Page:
The rehabilitation process for injured athletes is often divided into three distinct phases: acute, recovery and functional.1 A comprehensive rehabilitation plan will include different types of exercises tailored for each of the three healing phases. Each phase is important for a successful return to sports activity, but the last one may be the most critical, and is the one that is frequently overlooked in the rush to get back into the game.
Immediately after an injury, there will be variable amounts of pain, swelling, weakness, muscles fatigue, limited range of motion, joint locking or instability, and decreased sports performance. Pain and swelling are indicators of inflammation due to tissue damage, and require immediate attention. Frequent cooling of the damaged tissue will limit bleeding and swelling and help to control pain. Protection of injured areas with taping or a brace may be necessary for a short period of time, in order to minimize additional tissue damage.
Carefully controlled active exercising should be initiated once the inflammation has begun to subside and the pain levels begin to drop. Since isometric exercises produce strength gains mainly at the joint angle used,2 dynamic training in a pain-free range should be initiated as soon as it can be tolerated. Electrical stimulation with high volt electrotherapy can maximize motor unit recruitment in this stage, while helping control excessive pain.3 Initially, only a light external load (such as exercise tubing with some slack) should be used, but this can be gradually progressed based on the tolerance and pain levels of the athlete.
Returning to sport activities prior to regaining full range of motion is risky, so joint mobility and flexibility exercises are crucial in the early recovery stage. To be effective, stretching exercises should be done two or three times a day, with a minimum of three repetitions of approximately 30 to 60 seconds for each muscle group. Stretches should be performed on tissues that have been heated above resting body temperature, using either an active warm-up or external heating, such as a hot tub or heating pad.
Daily dynamic resistance exercises to increase strength should be started as soon as they can be tolerated, in order to avoid atrophy and ensure a rapid return to sport activities. Both the concentric and eccentric muscle actions should be worked with gradually increasing resistance and range of motion.4 Elastic exercise tubing has been found to be a safe and effective method of providing progressive resistance exercises with an aerobic component.5
This is the rehab phase that prepares an injured athlete to return to regular training sessions and competition. Exercises now must become more functionally oriented and are designed to simulate the demands of the patient’s sport. This “sport-specific training” incorporates movements and activities that train and coordinate specific muscle actions and reactions that are needed for the athlete’s sports performance. Obviously, an accurate evaluation of the metabolic and neuromuscular demands of the sport is helpful, so that specific muscle activation patterns can be trained.6 The functional phase focuses on the rehabilitation and conditioning of the entire kinetic chain, and may need to progress into specialized training for explosive strength, such as plyometric exercises.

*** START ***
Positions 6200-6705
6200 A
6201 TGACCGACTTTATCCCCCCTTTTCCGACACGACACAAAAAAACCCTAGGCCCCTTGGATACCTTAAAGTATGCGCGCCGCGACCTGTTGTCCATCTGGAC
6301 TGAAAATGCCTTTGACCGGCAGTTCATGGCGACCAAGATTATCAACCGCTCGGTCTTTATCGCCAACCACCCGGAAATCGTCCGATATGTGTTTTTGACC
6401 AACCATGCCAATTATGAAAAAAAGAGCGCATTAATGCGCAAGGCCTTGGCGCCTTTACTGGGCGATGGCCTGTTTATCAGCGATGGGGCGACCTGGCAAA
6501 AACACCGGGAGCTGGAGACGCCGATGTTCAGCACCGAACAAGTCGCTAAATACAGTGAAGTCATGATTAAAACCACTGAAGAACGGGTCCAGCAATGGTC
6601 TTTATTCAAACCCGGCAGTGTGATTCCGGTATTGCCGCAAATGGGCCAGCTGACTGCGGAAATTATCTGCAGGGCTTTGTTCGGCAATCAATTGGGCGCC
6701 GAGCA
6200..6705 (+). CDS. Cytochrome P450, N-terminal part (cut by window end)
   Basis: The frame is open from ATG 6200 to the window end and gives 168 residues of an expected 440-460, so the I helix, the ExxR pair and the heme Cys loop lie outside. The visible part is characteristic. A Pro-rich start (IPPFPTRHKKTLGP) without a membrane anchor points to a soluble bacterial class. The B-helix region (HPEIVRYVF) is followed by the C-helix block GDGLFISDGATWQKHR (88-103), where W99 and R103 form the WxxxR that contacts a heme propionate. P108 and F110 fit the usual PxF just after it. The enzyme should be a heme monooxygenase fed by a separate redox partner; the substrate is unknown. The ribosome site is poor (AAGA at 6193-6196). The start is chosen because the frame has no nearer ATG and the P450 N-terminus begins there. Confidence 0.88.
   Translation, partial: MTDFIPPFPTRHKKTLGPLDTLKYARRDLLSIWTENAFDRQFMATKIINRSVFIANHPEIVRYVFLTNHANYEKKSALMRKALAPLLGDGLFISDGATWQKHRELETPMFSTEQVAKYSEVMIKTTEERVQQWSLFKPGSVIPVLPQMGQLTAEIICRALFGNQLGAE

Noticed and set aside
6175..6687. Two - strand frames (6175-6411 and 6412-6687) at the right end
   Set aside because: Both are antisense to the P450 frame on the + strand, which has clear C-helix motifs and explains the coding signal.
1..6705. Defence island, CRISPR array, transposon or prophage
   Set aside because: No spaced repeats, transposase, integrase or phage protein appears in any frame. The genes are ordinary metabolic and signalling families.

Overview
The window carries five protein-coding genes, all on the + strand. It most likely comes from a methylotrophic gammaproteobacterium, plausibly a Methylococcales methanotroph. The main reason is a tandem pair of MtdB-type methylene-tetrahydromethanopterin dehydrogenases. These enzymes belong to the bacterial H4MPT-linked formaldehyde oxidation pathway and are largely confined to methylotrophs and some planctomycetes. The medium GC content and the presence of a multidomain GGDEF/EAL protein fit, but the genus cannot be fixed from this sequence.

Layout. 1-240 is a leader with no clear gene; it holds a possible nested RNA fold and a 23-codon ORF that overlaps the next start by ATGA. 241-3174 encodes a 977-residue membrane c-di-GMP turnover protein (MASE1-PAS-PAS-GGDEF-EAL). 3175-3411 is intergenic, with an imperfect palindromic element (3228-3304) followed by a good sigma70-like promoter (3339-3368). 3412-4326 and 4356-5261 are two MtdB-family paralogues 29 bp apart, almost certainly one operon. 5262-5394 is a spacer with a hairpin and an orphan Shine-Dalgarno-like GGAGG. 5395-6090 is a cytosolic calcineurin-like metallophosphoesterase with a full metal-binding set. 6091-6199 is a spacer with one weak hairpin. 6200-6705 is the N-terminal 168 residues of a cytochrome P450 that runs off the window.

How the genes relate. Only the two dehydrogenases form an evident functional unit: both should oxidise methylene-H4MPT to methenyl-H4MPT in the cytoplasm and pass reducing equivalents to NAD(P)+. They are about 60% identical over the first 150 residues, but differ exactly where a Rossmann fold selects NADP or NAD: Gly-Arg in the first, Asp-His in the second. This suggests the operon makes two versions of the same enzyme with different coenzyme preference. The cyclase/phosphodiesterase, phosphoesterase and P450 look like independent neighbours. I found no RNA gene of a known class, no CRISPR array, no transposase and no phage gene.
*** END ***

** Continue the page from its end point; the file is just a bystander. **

Current rehabilitation concepts now emphasize functional activities and re-training of normal loading and movement patterns. Appropriate and progressive rehab programs should be started early in the treatment of all patients with sports or exercise injuries and should be planned to take place simultaneously with the biological healing of the injured tissues. A large body of literature shows the advantage of early, progressive rehabilitation exercise for all types of sports injuries. These benefits include restoration of range of motion, decreased pain, decreased neural inhibition, quicker return of muscle function, and improved performance in both sports and normal daily activities. Elastic tubing strength retraining programs, comprised of simple, isotonic resistance techniques, are readily available, none of which require expensive equipment or great time commitments. This allows the doctor of chiropractic to provide cost-efficient, yet very effective and sport-specific rehabilitation care.
1. Frontera WR. Exercise and musculoskeletal rehabilitation; restoring optimal form and function. Phys SportsMed 2003; 31:39-46.
2. Lindh M. Increase of muscle strength from isometric quadriceps exercises at different knee angles. Scand J Rehabil Med 1979; 11:33-6.
3. Snyder-Mackler L, Delitto A, Bailey SL, et al. Strength of the quadriceps femoris muscle and functional recovery after reconstruction of the anterior cruciate ligament: a prospective, randomized clinical trial of electrical stimulation. J Bone Joint Surg Am 1995; 1166-73.
4. Dudley GA, Tesch PA, Miller BJ, et al. Importance of eccentric actions in performance adaptations to resistance training. Aviat Space Environ Med 1991; 62:543-50.
5. Roy S, Irvin R. Sports medicine: prevention, evaluation, management, and rehabilitation. Englewood Cliffs: Prentice-Hall; 1983. p.195.
6. Kibler WB, Chandler TJ. Sport-specific conditioning. Am J Sports Med 1994; 22:424-32.
Dr. Hyland is board-certified in two chiropractic specialties, and is also certified as a Strength and Conditioning Specialist and a Health Education Specialist. He has 20 years of clinical practice; for eight years he specialized in chiropractic rehabilitation. He is currently a Research Associate at Parker College of Chiropractic, and an Adjunct Professor of Clinical Sciences at the University of Bridgeport’s College of Chiropractic. You can contact him at